CALL FOR PAPERS 2nd Milwaukee Conference on the Ethics of Information Organization June 15 – 16, 2012 Milwaukee, WI Information organization, like other major functions of the information professions, faces many ethical challenges. In our literature, ethical concerns have been raised with regard to, topics such as, the role of national and international tools and … Read more CFP – 2nd Milwaukee Conference on the Ethics of Information Organization
Category: Information Ethics
CFP: Queers Online: LGBT Digital Practices in Libraries, Archives, and Museums (An Edited Collection to be published as part of the Series on Gender and Sexuality in Information Studies) Litwin Books and Library Juice Press Rachel Wexelbaum, Editor Emily Drabinski, Gender and Sexuality in Information Studies Series Editor Contact Information: Editor: Rachel Wexelbaum, Collection Management … Read more CFP: Queers Online: LGBT Digital Practices in Libraries, Archives, and Museums
Here is a guest post from Julie Teglovic, an MLIS student at the University of Denver, where students have been protesting a decision regarding the library… Library as Space: University Students Want Books This April, the paper books at the University of Denver’s Penrose Library began a move into a storage facility 10 miles away … Read more Students at the University of Denver Want Books
I was just reading a bit of Kierkegaard’s Concluding Unscientific Postscript, and came across a section that I think applies to the bibliometric obsessions with impact factors, h- and g-indexes, and other quantitative measures of the value of a scholar’s work. The following is from pages 119 and 120 of the translation by Swenson and … Read more Kierkegaard on impact factors
Not exactly a library issue, but one which rests on the same ideals. It seems urgent to me that we legalize making video recordings of on-duty police officers. (Only illegal in some states.)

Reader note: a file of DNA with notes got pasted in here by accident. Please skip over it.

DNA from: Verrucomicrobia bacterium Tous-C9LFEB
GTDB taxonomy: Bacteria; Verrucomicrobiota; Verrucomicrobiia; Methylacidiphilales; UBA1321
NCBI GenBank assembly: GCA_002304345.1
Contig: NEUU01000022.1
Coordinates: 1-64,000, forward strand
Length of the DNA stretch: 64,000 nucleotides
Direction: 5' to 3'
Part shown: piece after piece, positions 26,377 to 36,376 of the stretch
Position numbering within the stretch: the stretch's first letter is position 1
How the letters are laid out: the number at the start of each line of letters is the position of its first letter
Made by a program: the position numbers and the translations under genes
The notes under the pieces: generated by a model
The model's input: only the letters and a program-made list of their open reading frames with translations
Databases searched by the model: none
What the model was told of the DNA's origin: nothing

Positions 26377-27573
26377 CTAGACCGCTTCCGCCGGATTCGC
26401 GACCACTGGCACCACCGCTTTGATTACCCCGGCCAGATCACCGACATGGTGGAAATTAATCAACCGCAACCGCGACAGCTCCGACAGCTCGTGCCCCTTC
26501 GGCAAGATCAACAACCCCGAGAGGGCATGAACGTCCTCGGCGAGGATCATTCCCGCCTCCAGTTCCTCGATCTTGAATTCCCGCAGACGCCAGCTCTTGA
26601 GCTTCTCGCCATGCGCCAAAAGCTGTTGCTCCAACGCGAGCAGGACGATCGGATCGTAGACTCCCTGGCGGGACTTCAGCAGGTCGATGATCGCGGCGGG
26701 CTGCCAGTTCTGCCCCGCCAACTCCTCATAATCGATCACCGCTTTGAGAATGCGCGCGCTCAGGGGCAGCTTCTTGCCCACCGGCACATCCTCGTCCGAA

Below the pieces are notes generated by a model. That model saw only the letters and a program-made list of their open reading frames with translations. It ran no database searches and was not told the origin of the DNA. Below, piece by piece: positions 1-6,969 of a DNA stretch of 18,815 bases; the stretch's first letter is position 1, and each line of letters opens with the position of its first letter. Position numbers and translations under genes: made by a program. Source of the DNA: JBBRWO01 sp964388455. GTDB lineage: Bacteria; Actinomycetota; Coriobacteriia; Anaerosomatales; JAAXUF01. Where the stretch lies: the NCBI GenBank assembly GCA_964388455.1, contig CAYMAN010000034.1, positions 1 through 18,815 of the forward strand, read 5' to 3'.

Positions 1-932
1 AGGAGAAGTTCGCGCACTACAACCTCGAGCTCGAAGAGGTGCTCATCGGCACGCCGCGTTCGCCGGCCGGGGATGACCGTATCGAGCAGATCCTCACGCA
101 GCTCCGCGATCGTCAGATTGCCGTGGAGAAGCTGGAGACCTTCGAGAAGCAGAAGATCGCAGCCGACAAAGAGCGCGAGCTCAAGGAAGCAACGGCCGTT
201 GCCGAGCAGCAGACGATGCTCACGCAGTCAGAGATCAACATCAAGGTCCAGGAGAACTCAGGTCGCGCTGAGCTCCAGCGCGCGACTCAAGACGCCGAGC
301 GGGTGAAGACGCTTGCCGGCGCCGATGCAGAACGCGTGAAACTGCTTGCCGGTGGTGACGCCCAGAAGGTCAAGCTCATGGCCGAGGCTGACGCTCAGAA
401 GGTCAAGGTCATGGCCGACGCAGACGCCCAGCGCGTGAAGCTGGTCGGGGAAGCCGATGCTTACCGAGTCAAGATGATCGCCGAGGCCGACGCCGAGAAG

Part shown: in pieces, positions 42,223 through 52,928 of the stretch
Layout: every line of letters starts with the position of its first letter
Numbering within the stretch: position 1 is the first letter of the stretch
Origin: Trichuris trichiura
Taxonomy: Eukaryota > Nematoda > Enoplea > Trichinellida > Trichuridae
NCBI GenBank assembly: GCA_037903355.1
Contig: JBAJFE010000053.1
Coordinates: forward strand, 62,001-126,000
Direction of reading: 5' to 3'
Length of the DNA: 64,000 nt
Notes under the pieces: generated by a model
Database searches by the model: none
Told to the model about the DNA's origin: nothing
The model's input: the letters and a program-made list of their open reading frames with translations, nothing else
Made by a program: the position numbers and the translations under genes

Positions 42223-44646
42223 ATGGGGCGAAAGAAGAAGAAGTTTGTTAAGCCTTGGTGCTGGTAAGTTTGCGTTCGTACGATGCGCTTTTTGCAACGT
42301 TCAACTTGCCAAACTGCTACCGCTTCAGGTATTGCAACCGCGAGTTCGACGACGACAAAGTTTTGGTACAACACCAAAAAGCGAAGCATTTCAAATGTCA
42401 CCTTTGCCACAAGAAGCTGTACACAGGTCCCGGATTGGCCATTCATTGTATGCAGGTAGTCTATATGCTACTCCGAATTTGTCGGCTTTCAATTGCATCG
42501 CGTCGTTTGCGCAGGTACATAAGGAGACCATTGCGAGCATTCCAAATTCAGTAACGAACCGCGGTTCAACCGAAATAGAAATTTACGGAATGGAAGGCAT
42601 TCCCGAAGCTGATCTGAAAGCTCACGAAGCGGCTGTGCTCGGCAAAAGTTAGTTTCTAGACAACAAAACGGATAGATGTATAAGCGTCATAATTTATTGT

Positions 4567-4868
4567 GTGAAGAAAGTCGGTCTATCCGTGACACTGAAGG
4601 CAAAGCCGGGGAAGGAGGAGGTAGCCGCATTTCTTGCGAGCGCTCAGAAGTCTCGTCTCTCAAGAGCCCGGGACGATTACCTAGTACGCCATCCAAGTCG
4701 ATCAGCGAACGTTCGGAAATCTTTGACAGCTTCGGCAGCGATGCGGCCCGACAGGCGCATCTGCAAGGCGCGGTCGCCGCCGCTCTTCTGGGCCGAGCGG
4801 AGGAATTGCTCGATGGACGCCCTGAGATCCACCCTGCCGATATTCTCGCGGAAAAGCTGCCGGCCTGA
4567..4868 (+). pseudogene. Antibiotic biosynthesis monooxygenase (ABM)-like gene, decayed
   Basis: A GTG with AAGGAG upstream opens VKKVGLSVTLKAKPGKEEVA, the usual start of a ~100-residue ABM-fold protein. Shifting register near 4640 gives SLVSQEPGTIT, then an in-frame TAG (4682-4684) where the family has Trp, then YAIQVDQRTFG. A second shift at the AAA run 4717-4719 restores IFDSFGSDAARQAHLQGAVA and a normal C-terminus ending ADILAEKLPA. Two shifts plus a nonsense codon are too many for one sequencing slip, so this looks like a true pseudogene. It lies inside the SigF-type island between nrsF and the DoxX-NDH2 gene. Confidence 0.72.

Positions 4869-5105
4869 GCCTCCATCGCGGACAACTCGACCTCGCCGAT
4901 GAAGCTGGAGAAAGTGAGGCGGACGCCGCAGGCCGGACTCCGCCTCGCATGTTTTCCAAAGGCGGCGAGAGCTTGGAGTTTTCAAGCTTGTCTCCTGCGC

Some of my colleagues in the Progressive Librarians Guild used to complain that Banned Books Week was an unfortunate distraction from the greater problem of a propagandistic media system. I shared that view and still do, but it is not the objection that I want to explain today. My problem with Banned Books Week is … Read more My problem with Banned Books Week
Public Employees for Environmental Responsibility is coming to the defense of biologist Charles Monnett, who is being hounded by the Interior Department because of a 2006 publication that communicated alarming news about the effects of global warming on a polar bear population. Since the publication was in a peer-reviewed scientific journal and the investigators have … Read more Suppression of science has continued, despite Obama’s Scientific Integrity Initiative
CFP: Information Literacy and Social Justice: Radical Professional Praxis (An Edited Collection) Editors: Shana Higgins and Lua Gregory are instruction and reference librarians at University of Redlands. They recently co-taught a first-year seminar titled, “Bleep! Censorship and Free Speech in the U.S.” Outline: In her award winning essay “Information Literacy and Reflective Pedagogical Praxis,” Heidi … Read more CFP: Information Literacy and Social Justice: Radical Professional Praxis (An Edited Collection)
As a friend pointed out to me that The Daily Show has noted, the debate about the debt ceiling is ongoing because of a bullshit problem. I realized this while listening to President Obama’s speech about the debt ceiling last night. People are so accustomed to bullshit, especially in politics, that the default response to … Read more The bullshit problem #debtceiling